The EC Commission have recently published ‘An Evaluation of the impact of CAP on water’
The EU agricultural sector is dependent on the availability of the water resources, but it can also significantly affect the ecological, chemical and quantitative status of water-bodies. Sustainable management of water in agriculture is emerging as a core issue in the context of climate change.
This evaluation focuses on the ‘CAP instruments and measures addressing sustainable management of natural resources and climate action’ and is based on the analysis of EU data-sets, a literature review and case studies carried out in 10 member states collected information on the implementation and observed effects of the CAP in specific River Basin Districts and its linkage with the River Basin Management Plans (RBMPs) implemented under the Water Framework Directive (WFD).
The findings note that cross-compliance and the greening measures were implemented across member states to apply the mandatory environmental practices required by EU legislation but with different levels of ambition concerning the environmental objectives. Yet, according to Member States’ reporting, carried out under the RBMP, agriculture remains among the main pressures preventing the achievement of good water status for water-bodies.
The study found it difficult to assess the overall impact of the combined CAP framework on the improvement of water-bodies status, mainly due to 1) limitations of available data, and 2) varying effects of the CAP instruments and measures pursuant to Member States’ implementation choices (budget allocation, eligibility criteria, selection criteria), the level of uptake and the types of operations supported.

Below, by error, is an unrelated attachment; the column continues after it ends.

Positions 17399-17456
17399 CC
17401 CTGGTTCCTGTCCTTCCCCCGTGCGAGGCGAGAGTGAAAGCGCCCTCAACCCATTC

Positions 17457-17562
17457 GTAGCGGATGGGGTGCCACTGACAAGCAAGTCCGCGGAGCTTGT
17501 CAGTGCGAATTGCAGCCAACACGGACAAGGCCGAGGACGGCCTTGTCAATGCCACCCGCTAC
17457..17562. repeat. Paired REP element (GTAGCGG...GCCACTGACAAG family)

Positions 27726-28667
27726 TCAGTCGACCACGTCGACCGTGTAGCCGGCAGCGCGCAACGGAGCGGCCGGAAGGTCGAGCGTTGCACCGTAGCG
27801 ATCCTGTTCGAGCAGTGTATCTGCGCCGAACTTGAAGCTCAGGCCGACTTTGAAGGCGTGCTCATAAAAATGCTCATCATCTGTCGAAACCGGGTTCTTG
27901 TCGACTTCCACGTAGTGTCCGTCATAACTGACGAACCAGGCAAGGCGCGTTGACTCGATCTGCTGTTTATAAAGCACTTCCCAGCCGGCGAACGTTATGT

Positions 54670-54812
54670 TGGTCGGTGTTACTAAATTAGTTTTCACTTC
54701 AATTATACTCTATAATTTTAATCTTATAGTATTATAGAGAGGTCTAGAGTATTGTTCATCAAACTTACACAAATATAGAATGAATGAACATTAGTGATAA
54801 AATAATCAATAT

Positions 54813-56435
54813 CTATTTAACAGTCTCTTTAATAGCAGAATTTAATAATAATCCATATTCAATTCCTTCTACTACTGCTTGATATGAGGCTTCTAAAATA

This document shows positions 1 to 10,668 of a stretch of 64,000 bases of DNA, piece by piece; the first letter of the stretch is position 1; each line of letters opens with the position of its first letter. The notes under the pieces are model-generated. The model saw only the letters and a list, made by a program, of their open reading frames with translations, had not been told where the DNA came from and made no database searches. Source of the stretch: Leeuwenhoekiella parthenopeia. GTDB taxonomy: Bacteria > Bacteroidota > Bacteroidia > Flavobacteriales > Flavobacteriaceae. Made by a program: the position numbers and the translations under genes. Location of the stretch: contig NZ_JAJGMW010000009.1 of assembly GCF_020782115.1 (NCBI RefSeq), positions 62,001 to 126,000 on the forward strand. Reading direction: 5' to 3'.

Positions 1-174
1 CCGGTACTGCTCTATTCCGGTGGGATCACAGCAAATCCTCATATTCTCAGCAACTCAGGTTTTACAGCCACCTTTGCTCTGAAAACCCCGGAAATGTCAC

Therefore, Member States’ implementation choices determine the extent to which the CAP measures and instruments meet the EU objective of sustainable management of water. It recommended that Member States accurately monitor the resources allocated to “improving water management, including fertiliser and pesticide management”, as well as the output and outcomes achieved.
The evaluation also demonstrated that a considerable amount of the CAP budget is granted to holdings independently of their agricultural pressures on water. Hence, direct payments should be reconsidered in order to better support less profitable farms implementing farming practices beneficial for the environment and water resources.
In the past few weeks, An Fóram Uisce commissioned research on optimising water quality returns from the reform of CAP – the results are due in September 2020 and will be reported on this website.